Originally Posted by mnsk
Does it have local network syncing? (syncing over wifi)
Yes, Syncthing can also sync on the local network (local peer discovery) without needing the external announce server. Can't speak for the Android port though.
Originally Posted by Se7enTime
I Got error Notice when try to sync (the latest version in play store)
Syncthing always at 0%, it seems the app can write the data to my sdcard
can you read the logcat?
Since the developer didn't reply....
I/SyncthingNativeCode(21290): [HBRW6] 09:29:25 WARNING: puller: final: chmod /storage/sdcard1/sinting/.syncthing.bash_cheat_sheet.pdf: operation not permitted
Attempting a chmod on a FAT filesystem (the sync folder is on the SD card) is doomed to fail. I think the developer will have to do a lot more than just wrap a native Android UI around the "Linux/ARM" commandline binary to make it properly work on Android.
Apart from that, it seems that a lot of the other problems of the Android version relate to the SD card restrictions of KitKat (locked down SD card access for apps).
Originally Posted by JustusIV
How does this app handle thousands of files? Can you setup certain devices with read only? etc
I am a bitsync user, wondering if this can replace it.
I'm syncing a "repo" (to stick to Syncthing's naming covention of "shared folders") with ~9K files between four systems (2 desktop computers, 2 ARM boards, one ODroid-XU and one Jetson TK1, running Linux). No problem there, though the initial indexing may take a while, depending on the speed of your CPU of course, if you have a lot of files in there or if you dump a lot of files into it. I didn't test yet to see if there's a file limit that makes Syncthing bomb out (BTSync will bomb with >100K files in a share), but feel free to try.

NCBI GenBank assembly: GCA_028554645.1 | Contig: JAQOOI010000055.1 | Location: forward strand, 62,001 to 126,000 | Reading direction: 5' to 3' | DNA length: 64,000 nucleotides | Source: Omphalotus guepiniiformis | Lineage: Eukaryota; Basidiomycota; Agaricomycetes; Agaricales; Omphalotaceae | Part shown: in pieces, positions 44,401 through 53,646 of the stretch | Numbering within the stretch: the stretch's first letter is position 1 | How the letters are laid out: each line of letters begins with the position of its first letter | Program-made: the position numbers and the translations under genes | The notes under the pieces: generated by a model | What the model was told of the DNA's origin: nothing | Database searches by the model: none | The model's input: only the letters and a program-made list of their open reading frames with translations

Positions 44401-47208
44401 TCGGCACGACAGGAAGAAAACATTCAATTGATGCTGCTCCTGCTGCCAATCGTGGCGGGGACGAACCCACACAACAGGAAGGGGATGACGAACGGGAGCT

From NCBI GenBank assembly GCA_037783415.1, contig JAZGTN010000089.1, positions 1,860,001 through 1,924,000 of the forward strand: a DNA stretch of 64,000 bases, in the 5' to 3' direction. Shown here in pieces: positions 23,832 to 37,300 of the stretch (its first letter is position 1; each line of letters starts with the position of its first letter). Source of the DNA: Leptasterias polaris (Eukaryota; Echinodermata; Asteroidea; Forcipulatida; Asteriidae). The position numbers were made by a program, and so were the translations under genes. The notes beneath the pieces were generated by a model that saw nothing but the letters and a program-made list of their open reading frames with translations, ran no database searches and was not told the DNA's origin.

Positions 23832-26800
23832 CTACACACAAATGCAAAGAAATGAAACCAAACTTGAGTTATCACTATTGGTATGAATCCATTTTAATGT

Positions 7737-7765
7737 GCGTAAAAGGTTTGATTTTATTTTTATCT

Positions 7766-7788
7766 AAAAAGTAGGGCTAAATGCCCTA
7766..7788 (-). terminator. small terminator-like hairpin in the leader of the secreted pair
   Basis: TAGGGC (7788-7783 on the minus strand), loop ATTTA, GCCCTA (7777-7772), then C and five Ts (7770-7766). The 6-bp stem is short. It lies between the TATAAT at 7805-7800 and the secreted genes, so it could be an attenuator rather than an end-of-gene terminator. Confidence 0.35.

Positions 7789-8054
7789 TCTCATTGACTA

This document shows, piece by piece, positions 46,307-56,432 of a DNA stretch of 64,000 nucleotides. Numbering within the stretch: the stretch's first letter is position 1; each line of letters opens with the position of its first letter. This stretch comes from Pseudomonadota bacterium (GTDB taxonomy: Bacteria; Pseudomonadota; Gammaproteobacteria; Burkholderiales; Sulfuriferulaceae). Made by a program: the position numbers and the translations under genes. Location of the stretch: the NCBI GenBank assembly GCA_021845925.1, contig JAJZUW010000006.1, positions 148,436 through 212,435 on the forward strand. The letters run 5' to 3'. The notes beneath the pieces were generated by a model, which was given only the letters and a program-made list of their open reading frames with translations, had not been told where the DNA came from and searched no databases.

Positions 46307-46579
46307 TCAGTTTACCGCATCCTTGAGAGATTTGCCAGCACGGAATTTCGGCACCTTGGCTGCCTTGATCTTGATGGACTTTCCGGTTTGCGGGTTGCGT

And yes, Syncthing also supports a "read only" type of share. You can define a "master repo" that will only sync down to the client peers but not sync any alterations back.
Maybe snoop around on the Syncthing Website
, they have a excellent documentation and issue tracker up and running, and the community is outspoken helpful.
Also, Syncthing can replace BTSync. I switched away from BTSync quite some time ago (after I got fed up dealing with the BTSync 1.4 trainwrecks) and didn't regret it; though I have to say I really have no use for syncing with Android, if I need to transfer something over to Android then I either use Solid Explorer's built-in FTP server or SMB/SSH "share" from the PC.
About the questions of "how is this different from BTSync":
Well, first, and foremost, Syncthing is Open Source Software. You can audit the source code to look for potential security threads (i.e. hidden backdoors, weak crypto). You don't have to rely on promises but you can put it to the test (given you can code and you happen to understand crypto).
Secondly, and most importantly, you can jump into the fun and contribute improvements to the project (fork it, add to it, send a pull request). The biggest advantage of FOSS: You can contribute! If you're just a end-user, well, you can at least provide testing feedback.
Thirdly, Syncthing, in my oppinion, does a good job at maintaining a sane UI, much unlike the trainwreck that is the BTSync 1.4 Beta series.
Seeing how the release at least one new pre-built build a week also shows that they got the idea of "release early, release often" (see "The Bazaar and the Cathedral" to get the idea if you don't know what that means) to not only provide you with updates but also push something out so the masses can give it a shot to try and uncover bugs or test latest improvements.